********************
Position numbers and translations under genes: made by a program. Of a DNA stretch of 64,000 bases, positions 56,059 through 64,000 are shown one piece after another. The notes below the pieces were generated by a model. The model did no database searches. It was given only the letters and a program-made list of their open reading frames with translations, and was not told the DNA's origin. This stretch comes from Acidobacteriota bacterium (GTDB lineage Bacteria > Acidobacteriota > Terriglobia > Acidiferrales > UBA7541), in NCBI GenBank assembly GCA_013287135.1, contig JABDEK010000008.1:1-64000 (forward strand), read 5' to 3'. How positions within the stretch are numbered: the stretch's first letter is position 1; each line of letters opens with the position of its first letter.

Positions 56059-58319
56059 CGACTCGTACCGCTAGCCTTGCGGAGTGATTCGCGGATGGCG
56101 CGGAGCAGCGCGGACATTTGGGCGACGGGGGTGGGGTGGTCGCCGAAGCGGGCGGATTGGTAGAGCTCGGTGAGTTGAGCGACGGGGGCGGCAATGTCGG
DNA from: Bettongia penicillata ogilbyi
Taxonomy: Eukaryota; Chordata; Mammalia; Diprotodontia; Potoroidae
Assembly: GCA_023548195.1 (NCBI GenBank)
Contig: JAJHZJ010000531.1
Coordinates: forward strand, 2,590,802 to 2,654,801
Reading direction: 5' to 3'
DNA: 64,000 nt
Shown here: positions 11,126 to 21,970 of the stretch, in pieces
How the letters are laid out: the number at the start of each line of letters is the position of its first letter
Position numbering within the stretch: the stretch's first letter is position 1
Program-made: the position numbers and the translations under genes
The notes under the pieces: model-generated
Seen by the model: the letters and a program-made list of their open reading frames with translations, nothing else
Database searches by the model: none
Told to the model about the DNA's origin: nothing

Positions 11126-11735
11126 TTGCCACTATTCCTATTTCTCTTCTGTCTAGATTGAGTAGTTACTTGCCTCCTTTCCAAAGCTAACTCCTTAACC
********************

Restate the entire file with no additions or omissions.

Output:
Position numbers and translations under genes: made by a program. Of a DNA stretch of 64,000 bases, positions 56,059 through 64,000 are shown one piece after another. The notes below the pieces were generated by a model. The model did no database searches. It was given only the letters and a program-made list of their open reading frames with translations, and was not told the DNA's origin. This stretch comes from Acidobacteriota bacterium (GTDB lineage Bacteria > Acidobacteriota > Terriglobia > Acidiferrales > UBA7541), in NCBI GenBank assembly GCA_013287135.1, contig JABDEK010000008.1:1-64000 (forward strand), read 5' to 3'. How positions within the stretch are numbered: the stretch's first letter is position 1; each line of letters opens with the position of its first letter.

Positions 56059-58319
56059 CGACTCGTACCGCTAGCCTTGCGGAGTGATTCGCGGATGGCG
56101 CGGAGCAGCGCGGACATTTGGGCGACGGGGGTGGGGTGGTCGCCGAAGCGGGCGGATTGGTAGAGCTCGGTGAGTTGAGCGACGGGGGCGGCAATGTCGG
DNA from: Bettongia penicillata ogilbyi
Taxonomy: Eukaryota; Chordata; Mammalia; Diprotodontia; Potoroidae
Assembly: GCA_023548195.1 (NCBI GenBank)
Contig: JAJHZJ010000531.1
Coordinates: forward strand, 2,590,802 to 2,654,801
Reading direction: 5' to 3'
DNA: 64,000 nt
Shown here: positions 11,126 to 21,970 of the stretch, in pieces
How the letters are laid out: the number at the start of each line of letters is the position of its first letter
Position numbering within the stretch: the stretch's first letter is position 1
Program-made: the position numbers and the translations under genes
The notes under the pieces: model-generated
Seen by the model: the letters and a program-made list of their open reading frames with translations, nothing else
Database searches by the model: none
Told to the model about the DNA's origin: nothing

Positions 11126-11735
11126 TTGCCACTATTCCTATTTCTCTTCTGTCTAGATTGAGTAGTTACTTGCCTCCTTTCCAAAGCTAACTCCTTAACC